In his Angelus address delivered for the Feast of All Souls, Pope Francis called on the faithful to pray for forgotten souls, as well as Christians who have died for their faith and in the service of others over the past year.
“We remember our brothers and sisters killed because they are Christians,” he said, and the many “who have sacrificed their lives to serve others.”
Addressing the crowds gathered in Saint Peter's Square on Nov. 2 beneath an Autumn sun, the Holy Father also stressed the importance of praying for victims of war and violence, and for the “many 'little ones' crushed by hunger and misery.”
Praying for the departed is part of the tradition of the Church, Pope Francis said, especially through the Eucharistic Celebration, which is “the best spiritual help we can give to their souls, especially those who are most abandoned.”
“The foundation of prayer for the intercession of souls is found in the communion of the Mystical Body,” he added, quoting Lumen Gentium: “Fully conscious of this communion of the whole Mystical Body of Jesus Christ, the pilgrim Church from the very first ages of the Christian religion has cultivated with great piety the memory of the dead.”
The practice of remembering the dead, caring for their graves, and offering intercessory prayers, Pope Francis said, gives testimony of the “certain hope” which has “take root in the certainty that death is not the last word.”
“Man is destined to a life without limits, which has its roots and fulfillment in God.”
Pope Francis recalled how the feasts of All Saints and All Souls, coming one after the other, are “intimately linked,” in the same way that “joy and tears find a synthesis in Jesus which is fundamental to our faith.”
“The Church, a pilgrim in history, rejoices in the intercession of the Saints and Blesseds who sustain it in Her Mission of proclaiming the Gospel,” he said. On the other hand, the Church, “like Jesus, shares the tears of those who suffer the separation of beloved persons, and like him and thanks to him echo the gratitude toward the Father who has liberated us from the dominion of sin and death.”
The Pope noted the custom on these two feasts of visiting a cemetery — a “place of rest” in anticipation of “the final awakening.”
“Jesus himself revealed that death of the body is a dream from which He awakens us. With this faith we pause — even spiritually — by the tombs of our dear ones, those who loved” and treated us well.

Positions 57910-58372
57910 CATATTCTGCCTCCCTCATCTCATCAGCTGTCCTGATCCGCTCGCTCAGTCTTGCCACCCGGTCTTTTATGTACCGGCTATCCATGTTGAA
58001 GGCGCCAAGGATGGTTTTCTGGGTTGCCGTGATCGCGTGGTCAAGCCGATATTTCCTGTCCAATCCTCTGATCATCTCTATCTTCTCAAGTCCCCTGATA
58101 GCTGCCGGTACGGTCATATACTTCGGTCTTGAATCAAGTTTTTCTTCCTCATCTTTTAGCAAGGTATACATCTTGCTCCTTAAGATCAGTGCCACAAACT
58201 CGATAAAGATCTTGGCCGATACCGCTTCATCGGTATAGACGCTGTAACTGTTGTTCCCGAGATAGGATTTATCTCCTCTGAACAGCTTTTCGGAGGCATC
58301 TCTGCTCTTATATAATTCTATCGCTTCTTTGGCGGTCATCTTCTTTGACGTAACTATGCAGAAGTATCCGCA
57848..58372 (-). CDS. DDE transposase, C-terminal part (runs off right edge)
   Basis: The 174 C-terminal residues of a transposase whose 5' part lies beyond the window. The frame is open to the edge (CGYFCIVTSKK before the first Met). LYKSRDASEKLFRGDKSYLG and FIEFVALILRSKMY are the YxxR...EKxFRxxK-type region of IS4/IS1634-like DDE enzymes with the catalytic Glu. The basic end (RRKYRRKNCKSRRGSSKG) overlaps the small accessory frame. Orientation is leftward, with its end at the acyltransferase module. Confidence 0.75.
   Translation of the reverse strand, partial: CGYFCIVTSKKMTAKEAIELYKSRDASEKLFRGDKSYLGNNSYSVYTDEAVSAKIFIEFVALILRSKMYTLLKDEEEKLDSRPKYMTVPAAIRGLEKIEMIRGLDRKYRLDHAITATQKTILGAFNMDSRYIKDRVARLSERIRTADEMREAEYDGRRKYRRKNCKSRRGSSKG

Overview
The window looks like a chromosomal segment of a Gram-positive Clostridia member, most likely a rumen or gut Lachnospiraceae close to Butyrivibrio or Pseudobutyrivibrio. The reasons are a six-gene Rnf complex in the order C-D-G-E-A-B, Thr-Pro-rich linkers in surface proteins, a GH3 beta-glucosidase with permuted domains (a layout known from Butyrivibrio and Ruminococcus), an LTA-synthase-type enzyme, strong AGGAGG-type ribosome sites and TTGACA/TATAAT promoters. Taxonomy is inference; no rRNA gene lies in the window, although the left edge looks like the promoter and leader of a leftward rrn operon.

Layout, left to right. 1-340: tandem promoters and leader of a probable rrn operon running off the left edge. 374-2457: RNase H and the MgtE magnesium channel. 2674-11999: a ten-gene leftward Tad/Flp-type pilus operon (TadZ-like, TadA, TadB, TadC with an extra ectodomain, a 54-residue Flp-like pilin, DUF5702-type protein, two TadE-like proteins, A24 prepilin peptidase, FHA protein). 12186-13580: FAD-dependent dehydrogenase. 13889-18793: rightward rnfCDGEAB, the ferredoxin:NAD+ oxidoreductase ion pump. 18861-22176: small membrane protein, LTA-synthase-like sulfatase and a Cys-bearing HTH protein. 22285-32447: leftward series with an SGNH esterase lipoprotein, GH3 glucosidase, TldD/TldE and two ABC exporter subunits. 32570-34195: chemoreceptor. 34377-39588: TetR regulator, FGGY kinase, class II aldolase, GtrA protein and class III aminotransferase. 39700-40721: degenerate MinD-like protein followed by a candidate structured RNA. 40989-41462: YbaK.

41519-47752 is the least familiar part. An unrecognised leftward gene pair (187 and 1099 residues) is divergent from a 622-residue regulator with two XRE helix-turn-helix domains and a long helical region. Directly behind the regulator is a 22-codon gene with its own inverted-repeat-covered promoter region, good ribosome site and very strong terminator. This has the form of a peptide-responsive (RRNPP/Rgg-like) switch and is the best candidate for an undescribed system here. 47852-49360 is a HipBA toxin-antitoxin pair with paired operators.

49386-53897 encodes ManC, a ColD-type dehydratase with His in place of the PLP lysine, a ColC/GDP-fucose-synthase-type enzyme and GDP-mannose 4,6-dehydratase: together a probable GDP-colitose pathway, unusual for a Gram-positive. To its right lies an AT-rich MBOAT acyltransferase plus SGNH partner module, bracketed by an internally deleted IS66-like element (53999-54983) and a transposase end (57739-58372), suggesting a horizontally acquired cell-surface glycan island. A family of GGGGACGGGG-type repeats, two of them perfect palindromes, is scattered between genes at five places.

Before leading the faithful in praying the Angelus, Pope Francis first offered a prayer for the departed.
He asked God to not look upon “our poverty and miseries, and human weaknesses” when we come before His court to be tried either “in happiness or condemned.”
“Help us to walk on the path of complete purification,” he said, adding: “May none of your children be lost in the eternal fire of Hell, where there is no more repentance.”
Pope Francis also entrusted to God those who have died without the consolation of the Sacraments, as well as those “who did not have the opportunity to repent” before their death.
“May no one fear meeting you, after this earthly pilgrimage,” he said. “May sister death find us vigilant in prayer, and full of the good we have accomplished in our brief or long existence.”
Pope Francis turned his reflection to Mary, who “suffered the drama of Christ's death” from the foot of the Cross, as well as the “joy of the Resurrection”. He invoked her intercession in “supporting us in our daily pilgrimage.”
Following the recitation of the Angelus prayer in Latin, the Holy Father greeting the many pilgrims who had gathered in Saint Peter's Square. He made special mention of the volunteers of Oppeano and Granzette, who minister to those in hospitals with “clown-therapy.”
He concluded his address by wishing everyone a good Sunday, in memory of the departed, and reminding the faithful to not forget to pray for him.